The perch runs are coming! The perch runs are coming! By the time this edition hits the streets we’ll likely be hearing about yellow neds snapping up minnow on darts or bottom rigs, and by the time the month ends it’s just as likely we’ll be hearing about white perch chomping on grass shrimp. The tribs and the salt ponds that support runs will soon be hopping, folks! If you’re not familiar with targeting the perch runs just check out Ring in the New Season with the Perch Run. You’ll find a bunch of articles (some with videos) covering all the bases.
Again, we say: The perch runs are coming! The perch runs are coming! The one item Middle Bay anglers need to keep in mind is that in this zone the best yellow perch action on the Western Shore is ancient history, and while you can have a good day here or there you’ll almost always catch more fish if you travel north or south, or cross the bridge and fish the east side. The Patuxent is an exception to some degree, but if you want to load up on yellows from a Middle Bay trib your best bet will be heading for places like Red Bridges, Hillsboro, Greensboro, etcetera.
The west side of the Bay holds plenty of spring perch action once you get from the Potomac south and the shad runs should start up this month, too. By the end of March these fish will in all likelihood be in full stride, as the run tends to lead northern areas by a week or two. Fredericksburg, Fletchers, and other traditional haunts had hickories moving through last year most of the month.
Those who want to feel a much heavier bend in their rods will be on many of the same tributaries, but instead will drop cut bait like gizzard shad or bunker down to the bottom in deep channels and holes. Yes we’re talking about catfish, and yes some real monsters get caught as the weather begins warming up. Expect the James, Rappahannock, and Potomac to produce the highlights.
The sounds and the Bay may still be in a wintery mode as this edition reaches you, but the tributaries will be in prime form. Heading up the Nanticoke, Wicomico, and Pocomoke can produce epic numbers of perch right about now. Better yet, crappie, bass, and pickerel will all be on the prowl as well. Got minnow?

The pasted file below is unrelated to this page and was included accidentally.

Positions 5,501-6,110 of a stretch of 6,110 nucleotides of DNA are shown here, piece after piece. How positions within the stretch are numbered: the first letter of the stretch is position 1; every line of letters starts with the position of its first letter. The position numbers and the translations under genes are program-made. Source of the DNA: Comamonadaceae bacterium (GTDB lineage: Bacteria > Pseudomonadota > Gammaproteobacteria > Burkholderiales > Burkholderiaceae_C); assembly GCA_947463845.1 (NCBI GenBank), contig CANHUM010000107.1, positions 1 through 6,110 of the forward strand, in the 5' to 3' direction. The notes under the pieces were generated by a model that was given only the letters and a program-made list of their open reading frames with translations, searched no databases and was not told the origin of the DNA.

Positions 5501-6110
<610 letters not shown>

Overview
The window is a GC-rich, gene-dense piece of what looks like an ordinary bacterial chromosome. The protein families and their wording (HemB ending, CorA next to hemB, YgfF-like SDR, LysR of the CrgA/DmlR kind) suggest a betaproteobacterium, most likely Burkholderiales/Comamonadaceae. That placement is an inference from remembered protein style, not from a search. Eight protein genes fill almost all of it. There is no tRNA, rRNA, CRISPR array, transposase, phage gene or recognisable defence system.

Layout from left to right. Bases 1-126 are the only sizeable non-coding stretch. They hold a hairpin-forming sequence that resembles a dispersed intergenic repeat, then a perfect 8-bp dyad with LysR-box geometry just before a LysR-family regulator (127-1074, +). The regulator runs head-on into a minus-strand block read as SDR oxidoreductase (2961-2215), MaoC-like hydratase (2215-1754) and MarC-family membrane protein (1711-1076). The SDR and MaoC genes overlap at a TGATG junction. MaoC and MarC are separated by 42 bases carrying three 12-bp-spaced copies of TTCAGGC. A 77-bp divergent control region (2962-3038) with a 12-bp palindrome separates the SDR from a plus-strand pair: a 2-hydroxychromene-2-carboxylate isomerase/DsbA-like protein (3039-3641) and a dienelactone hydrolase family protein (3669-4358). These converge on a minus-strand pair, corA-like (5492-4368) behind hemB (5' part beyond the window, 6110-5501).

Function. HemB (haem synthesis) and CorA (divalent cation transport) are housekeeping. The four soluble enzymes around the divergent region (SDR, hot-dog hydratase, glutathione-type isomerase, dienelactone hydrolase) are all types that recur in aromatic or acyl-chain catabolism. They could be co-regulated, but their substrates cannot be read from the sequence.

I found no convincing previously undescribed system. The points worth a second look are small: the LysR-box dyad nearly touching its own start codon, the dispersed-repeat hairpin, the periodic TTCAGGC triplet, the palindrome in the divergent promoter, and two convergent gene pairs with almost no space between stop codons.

This zone of the Bay is the first to wake from its winter slumber, and if this year is anything like 2021, it’ll happen in a big way this month. Will we get the same early rush from puppy drum? That’s impossible to predict, but remember that last March the inlets, the lower Elizabeth, and Willoughby Bay were producing some absolutely fantastic catches with a few specks also in the mix. We could also see the tog snap back into action at just about any time; keep an eye on the water temps at the CBBT, and when they get back into the 50s get some crab baits and head on out there. Black drum may also move in by the end of the month, too, and up the tribs perch, shad, and freshwater species should be hitting as well.
ROCKFISH – Why haven’t we said a darn thing about rockfish in this forecast? As we go to print it appears as though anglers will be able to catch and release rock in the Bay this month, followed by a month closed to all fishing, catch and release included, in April. However, there are some additional gear and location restrictions in effect. And to say that the rules and regs have been fluid and fast-changing recently would be an understatement. March should provide solid action on the Bay, and if you want to try C&R rock this month we say go for it (as long as the rules don't change) but we’d also advise carefully checking the MD DNR, VA MRC, and PRFC’s latest regulations, as applicable, before wetting any lines.